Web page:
You can also take advantage of the taxi boats, as they’ll bring you to the best snorkeling spots for 1,000 yen per person. Usually, they’ll drop you off on one of the uninhabited islands, with pristine beaches and no one to see around, advise you where to go and where not to go to stay safe (the current can be very strong in some spots), and they let you fix an picking time for the return.
You can also go fishing, by yourself with a harpoon, or by renting a boat to fish in deep water.
During the first quarter of the year, you can also enjoy whale watching. Many companies offer their service to go spend the day in the sea around the island to watch the whales as they come and frolic in the waters. Prices are about 6,000 Yen per person, in average. Be ready to come very close of the whales!
Each inhabited island has its own festival, called Matsuri, a traditional Japanese event that usually takes place during summer. It’s always a privileged moment in the life of the island, and the locals gather to celebrate. It’s always a good moment to share and have a fresh drink !
One of the more enjoyable things of these islands is to go to a beach at night, lay down, and watch the stars. There are no articifial lights at night, therefore you can see the sky much better than in a normal city. You may have the luck to see a shooting star, and you’ll be able to observe the galaxies like never before, while the humming of the waves provide an audio bliss.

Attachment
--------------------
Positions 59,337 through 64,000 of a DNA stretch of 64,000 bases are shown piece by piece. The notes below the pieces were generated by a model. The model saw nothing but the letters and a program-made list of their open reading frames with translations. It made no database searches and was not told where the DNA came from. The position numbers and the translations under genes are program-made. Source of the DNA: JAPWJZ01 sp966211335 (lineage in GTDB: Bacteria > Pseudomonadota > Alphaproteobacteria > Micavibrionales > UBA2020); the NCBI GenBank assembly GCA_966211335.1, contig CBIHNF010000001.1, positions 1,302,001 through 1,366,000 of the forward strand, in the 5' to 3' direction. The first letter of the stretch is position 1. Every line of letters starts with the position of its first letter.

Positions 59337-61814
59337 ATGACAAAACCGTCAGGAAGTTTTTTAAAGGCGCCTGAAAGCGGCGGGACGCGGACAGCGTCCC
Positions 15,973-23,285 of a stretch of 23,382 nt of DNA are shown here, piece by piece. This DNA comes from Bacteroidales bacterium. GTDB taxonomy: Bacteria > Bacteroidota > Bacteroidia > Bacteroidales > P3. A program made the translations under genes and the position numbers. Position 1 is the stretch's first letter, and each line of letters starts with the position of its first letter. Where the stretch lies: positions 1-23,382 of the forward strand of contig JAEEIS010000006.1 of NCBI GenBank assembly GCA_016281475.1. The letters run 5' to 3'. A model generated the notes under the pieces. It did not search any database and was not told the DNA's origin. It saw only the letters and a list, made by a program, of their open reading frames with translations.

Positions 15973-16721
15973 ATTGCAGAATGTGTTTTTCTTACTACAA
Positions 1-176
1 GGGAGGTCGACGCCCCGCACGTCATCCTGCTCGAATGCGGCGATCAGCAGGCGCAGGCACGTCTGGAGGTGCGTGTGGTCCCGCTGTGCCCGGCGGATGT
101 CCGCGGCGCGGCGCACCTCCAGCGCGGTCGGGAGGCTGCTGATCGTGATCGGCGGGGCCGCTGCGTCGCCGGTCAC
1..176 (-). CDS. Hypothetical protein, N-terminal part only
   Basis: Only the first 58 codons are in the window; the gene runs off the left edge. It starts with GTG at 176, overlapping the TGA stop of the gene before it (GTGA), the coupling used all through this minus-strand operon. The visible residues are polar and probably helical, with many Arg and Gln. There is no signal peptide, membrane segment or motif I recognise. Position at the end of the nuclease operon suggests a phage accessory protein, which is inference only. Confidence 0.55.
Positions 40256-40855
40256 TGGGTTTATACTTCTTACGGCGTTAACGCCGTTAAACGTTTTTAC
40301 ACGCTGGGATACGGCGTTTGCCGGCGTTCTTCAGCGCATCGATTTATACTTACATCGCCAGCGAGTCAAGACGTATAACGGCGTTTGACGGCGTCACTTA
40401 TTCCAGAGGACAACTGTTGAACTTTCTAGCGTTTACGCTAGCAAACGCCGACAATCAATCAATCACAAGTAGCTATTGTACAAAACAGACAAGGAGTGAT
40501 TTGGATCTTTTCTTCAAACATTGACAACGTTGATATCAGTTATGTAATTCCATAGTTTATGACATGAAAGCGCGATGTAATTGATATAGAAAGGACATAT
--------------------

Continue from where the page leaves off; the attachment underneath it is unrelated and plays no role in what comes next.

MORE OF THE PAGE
The forests of the different islands are a mixed bag. Some are totally uninteresting, others are well worth a walk.
This is the point that will make you realize you are on a small island : almost no shop to be seen, and that’s not necessarily a bad thing! For example, the Zamami island counts 600 people, and the city has only one traffic light! Some announcements are broadcasted on the whole island by one or two load speakers.
There is only one or two restaurants, one place to buy hand made burger or bento for when you go spend a day snorkeling on a inhabited island, and only one shop where you can buy food, drinks and other stuffs. This tiny supermarket is open until 11 PM. As you can see, it is wise to bring some food and stuff you need with you before going there, as buying everything at local stores can be a bit troublesome at times.
While you can walk around the island in a day, avoid getting lost in the forest. Don’t go to an uninhabited island by yourself at night, as they may be infested with snakes (the locals know this and don’t get there themselves, so you will be all alone at night). The bigger islands, like Zamami, have seen the snake populations decimated by the cats and the ferrets that were introduced to kill the rats in the first place. But the uninhabited islands are a refuge for those snakes, and some are completely infested. You will see, in the sand, all the prints they leave when they came back in the morning from their nightly hunt. In the day, you’ll never see the snakes, as they’ll stay hidden somewhere and you will not notice them.
As for other things, you can drink the water if you want. The people of the area are very nice and law-abiding. Committing a crime is almost unheard of in this area of the world.